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The Porticello Bronzes Once Again
BRUNILDE S. RIDGWAY
American Journal of Archaeology
Vol. 114, No. 2 (April 2010), pp. 331-342
Published by: Archaeological Institute of America
Stable URL: http://www.jstor.org/stable/25684278
Page Count: 12
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Approximately 20 fragments of bronze statuary were recovered in the 1970s from a wreck off the coast of Calabria near the village of Porticello, but only one of these pieces, the long-bearded head of an elderly man (P1), has attracted scholarly attention because of its pronounced realism. A second male head (P2) was smuggled abroad almost immediately upon recovery. It had remained unknown until it was returned to Italy from Basel, Switzerland, in 1993; but after the first announcements, it received scant official mention, and doubts have even been expressed about its connection with the other bronzes from the Porticello wreck. It is here argued that such connection can be proved on the basis of stylistic and technical evidence, which should place both heads ca. 430–420 B.C.E. In addition, the idealized features of the head from Basel (P2) confirm that even the previously known "philosopher" from Porticello (P1) does not portray a known personage, but rather a fictional character such as a mythological being or an epic hero. The bronzes from the wreck, which include some athletic nude males, should be examined together before a proper assessment is attempted.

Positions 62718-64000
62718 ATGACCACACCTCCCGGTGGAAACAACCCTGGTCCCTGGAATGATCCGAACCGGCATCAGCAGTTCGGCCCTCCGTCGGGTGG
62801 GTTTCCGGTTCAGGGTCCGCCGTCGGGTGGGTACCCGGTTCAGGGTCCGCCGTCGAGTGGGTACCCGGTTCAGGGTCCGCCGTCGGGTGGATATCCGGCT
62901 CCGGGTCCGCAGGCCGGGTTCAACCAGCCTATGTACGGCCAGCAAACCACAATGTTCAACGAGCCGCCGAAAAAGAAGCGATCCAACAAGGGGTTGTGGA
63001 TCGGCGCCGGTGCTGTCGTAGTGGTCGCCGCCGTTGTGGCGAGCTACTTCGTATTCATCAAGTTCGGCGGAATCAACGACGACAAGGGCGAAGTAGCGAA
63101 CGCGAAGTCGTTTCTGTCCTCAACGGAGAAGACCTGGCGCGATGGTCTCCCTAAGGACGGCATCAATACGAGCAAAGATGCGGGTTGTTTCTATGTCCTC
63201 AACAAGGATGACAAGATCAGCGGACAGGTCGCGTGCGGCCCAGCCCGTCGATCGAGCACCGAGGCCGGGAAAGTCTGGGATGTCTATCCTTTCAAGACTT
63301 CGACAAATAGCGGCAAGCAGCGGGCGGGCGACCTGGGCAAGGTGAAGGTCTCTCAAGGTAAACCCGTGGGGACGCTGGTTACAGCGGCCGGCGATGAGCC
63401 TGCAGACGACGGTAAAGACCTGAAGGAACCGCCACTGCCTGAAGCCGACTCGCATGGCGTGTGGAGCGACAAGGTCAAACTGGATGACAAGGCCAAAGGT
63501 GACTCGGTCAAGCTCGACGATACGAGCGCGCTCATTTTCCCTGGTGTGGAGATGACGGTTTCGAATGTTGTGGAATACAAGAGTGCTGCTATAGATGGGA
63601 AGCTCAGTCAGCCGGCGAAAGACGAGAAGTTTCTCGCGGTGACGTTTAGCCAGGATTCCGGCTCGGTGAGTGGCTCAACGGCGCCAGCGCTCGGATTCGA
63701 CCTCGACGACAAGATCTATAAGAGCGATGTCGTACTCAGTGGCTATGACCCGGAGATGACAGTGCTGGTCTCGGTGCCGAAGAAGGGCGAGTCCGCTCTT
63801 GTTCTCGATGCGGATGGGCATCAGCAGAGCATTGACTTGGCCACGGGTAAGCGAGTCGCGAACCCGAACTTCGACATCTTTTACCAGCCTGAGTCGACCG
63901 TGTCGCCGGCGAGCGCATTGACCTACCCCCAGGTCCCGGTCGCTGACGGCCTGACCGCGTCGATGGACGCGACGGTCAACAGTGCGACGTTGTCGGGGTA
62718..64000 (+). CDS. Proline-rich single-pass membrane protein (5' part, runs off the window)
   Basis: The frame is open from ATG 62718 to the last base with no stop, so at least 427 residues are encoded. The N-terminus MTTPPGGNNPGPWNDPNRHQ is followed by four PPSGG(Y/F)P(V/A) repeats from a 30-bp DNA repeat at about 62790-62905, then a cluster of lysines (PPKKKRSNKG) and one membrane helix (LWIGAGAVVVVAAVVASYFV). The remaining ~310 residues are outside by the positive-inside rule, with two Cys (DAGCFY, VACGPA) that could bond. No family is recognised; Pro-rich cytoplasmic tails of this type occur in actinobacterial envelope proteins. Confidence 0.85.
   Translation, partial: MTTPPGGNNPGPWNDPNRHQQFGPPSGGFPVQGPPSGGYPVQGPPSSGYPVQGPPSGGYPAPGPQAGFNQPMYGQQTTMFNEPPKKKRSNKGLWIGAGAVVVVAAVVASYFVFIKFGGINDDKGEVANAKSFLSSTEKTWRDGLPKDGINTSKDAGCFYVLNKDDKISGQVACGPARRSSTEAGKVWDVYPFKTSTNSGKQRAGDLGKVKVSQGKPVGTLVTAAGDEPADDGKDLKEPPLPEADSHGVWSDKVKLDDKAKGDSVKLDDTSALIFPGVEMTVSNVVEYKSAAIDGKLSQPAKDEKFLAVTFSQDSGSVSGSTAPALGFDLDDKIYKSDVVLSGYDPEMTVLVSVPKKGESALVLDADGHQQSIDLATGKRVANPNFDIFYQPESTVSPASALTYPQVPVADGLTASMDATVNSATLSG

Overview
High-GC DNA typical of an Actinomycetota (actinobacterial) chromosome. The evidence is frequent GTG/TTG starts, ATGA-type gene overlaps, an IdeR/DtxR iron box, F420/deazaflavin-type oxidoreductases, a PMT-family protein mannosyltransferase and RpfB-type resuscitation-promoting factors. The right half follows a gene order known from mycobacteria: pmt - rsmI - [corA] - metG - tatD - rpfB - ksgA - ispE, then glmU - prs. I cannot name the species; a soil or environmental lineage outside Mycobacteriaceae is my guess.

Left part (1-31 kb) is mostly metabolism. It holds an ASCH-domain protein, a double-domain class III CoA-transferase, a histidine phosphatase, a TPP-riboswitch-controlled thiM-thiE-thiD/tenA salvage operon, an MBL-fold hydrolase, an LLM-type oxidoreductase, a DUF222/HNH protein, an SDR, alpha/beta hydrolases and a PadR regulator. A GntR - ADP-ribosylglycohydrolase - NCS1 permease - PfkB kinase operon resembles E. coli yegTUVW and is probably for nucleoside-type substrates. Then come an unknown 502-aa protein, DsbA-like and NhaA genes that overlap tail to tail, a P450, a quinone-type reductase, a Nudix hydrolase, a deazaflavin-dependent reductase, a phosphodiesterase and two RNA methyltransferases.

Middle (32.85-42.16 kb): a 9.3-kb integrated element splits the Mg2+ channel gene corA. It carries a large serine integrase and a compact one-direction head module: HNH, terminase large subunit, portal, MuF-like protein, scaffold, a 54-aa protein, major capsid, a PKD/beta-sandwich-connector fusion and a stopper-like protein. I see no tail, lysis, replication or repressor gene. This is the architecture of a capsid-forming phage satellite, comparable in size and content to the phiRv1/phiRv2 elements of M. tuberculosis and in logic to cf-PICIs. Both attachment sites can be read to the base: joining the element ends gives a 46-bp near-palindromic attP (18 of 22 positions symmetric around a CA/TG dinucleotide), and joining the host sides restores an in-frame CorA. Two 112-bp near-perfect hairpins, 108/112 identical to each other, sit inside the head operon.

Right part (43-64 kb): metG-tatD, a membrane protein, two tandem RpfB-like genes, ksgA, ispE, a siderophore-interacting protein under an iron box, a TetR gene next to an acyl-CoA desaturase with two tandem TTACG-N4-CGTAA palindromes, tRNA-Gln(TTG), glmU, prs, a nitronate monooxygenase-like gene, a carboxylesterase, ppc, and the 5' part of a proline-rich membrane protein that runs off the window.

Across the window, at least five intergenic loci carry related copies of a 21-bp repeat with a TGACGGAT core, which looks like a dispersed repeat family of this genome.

American Journal of Archaeology © 2010 Archaeological Institute of America